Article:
Further up the chain, the fund manager is playing it conservatively, too. Invest in too few blue chips, and you’re running the risk of higher returns. Which means you’re running the risk of lower returns, which if they come to fruition could lead to angry investors. Enough angry investors means the fund manager gets fired and has to do something else for a living, maybe even work retail in a building with fewer than 80 floors. Most fund managers would rather die, so they continue playing it safe, creating largely indistinguishable mutual funds that each do not-too-horribly. And everyone’s happy. The fund manager doesn’t have to worry about returns that are far from average, the Morgan Stanley or Ameriprise advisor doesn’t have to worry about losing your company’s business, the aforementioned comptroller thus keeps your company’s owner satisfied, and your future is now invested in a hideously complex 401(k) that includes minute amounts of hundreds of large companies, almost all of which will stay stable enough on balance to keep your investment from vanishing.
But you can do so much more. It doesn’t matter how old you are, what your sensitivity to risk is, or whether Dave Ramsey thinks your portfolio incurs a suitable split between stocks and bonds; underpriced securities (really, underpriced investments of any kind) are always there, and always available to whomever’s in the mood for mostly free money.
Buy individual stocks, not just mutual funds. Stocks with powerful fundamentals are always worth buying. And if you’re unclear, by “powerful fundamentals” we mean regular profits, little debt (or at least, debt that the company’s profitable operations can afford to cover), possible treasury stock, and a high ratio of assets to liabilities. If any of those terms sound unfamiliar, buy our book.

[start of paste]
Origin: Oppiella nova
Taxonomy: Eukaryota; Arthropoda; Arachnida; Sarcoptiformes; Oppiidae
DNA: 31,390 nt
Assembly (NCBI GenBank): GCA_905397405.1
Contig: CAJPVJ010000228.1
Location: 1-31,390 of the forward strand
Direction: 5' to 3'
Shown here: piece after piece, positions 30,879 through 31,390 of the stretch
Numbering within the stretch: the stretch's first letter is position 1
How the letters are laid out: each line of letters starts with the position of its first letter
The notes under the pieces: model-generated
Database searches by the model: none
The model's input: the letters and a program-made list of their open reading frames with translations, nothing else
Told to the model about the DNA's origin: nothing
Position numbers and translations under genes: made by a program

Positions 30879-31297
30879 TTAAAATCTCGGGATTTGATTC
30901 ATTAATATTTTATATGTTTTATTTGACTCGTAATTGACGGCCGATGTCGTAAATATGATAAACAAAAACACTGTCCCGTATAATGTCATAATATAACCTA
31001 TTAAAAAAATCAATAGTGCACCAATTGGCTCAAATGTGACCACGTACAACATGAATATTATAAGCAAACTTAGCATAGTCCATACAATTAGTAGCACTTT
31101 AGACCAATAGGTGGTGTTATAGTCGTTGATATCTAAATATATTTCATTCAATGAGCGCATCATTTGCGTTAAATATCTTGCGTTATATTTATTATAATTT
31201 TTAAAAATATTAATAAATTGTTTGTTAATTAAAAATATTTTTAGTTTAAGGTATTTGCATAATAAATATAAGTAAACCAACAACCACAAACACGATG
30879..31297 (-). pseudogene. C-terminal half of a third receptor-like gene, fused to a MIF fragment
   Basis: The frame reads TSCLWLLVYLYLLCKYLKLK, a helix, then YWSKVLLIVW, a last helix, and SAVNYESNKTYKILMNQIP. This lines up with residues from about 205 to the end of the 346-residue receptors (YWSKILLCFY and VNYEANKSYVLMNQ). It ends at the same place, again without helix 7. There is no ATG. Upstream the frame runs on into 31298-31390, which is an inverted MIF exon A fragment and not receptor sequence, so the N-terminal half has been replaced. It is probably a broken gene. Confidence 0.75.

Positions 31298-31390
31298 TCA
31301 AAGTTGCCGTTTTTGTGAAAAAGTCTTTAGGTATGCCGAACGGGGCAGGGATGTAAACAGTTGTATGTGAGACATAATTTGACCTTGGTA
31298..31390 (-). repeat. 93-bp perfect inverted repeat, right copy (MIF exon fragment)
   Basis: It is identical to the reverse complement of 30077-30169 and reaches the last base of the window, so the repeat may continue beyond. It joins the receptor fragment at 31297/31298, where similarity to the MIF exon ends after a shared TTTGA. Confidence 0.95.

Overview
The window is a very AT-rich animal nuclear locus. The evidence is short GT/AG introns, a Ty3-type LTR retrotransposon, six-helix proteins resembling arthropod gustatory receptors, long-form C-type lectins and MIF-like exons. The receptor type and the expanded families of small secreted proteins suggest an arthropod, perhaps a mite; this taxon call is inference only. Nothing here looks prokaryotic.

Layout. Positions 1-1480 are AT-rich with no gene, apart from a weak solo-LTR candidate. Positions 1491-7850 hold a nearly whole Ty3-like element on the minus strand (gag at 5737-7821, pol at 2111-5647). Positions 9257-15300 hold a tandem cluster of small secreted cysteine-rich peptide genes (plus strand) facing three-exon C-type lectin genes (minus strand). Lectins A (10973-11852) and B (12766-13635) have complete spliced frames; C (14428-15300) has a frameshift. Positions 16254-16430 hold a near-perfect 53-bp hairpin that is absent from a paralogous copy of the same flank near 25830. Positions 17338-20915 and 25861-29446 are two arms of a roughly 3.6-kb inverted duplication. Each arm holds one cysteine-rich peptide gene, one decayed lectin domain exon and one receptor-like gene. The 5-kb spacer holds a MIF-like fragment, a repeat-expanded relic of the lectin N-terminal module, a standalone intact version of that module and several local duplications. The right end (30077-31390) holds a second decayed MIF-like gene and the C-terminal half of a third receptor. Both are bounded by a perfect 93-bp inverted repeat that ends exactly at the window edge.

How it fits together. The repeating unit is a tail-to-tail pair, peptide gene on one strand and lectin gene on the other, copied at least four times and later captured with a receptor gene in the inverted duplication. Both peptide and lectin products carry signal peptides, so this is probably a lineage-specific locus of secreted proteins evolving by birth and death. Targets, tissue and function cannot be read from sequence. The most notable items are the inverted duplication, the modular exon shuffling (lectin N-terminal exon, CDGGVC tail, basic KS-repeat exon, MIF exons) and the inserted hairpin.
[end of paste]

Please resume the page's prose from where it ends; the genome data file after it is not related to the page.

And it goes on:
God’s greatest gift to the amateur investor is stocks whose prices have temporarily fallen for irrational reasons, yet whose underlying businesses still have those powerful fundamentals. When public pressure is on the stock of a healthy company like British Petroleum to fall (as it was a couple of years ago), or on Netflix to fall (as it was last autumn), that’s a buy sign if ever there was one. It’s the exact opposite of the recent love-in between dilettante investors and Facebook, a company awash in publicity but with no publicly verifiable financial data to speak of. Quite the opposite, in fact.
Unballyhooed is good. Temporarily beleaguered is good (accent on “temporarily”). But nothing substitutes for a strong set of financial statements. A mere $3 can get you on your way to learning how to add a little self-determination to your investing. And give you a chance to make far, far more than if you’re merely letting someone else pick out a mutual fund for you.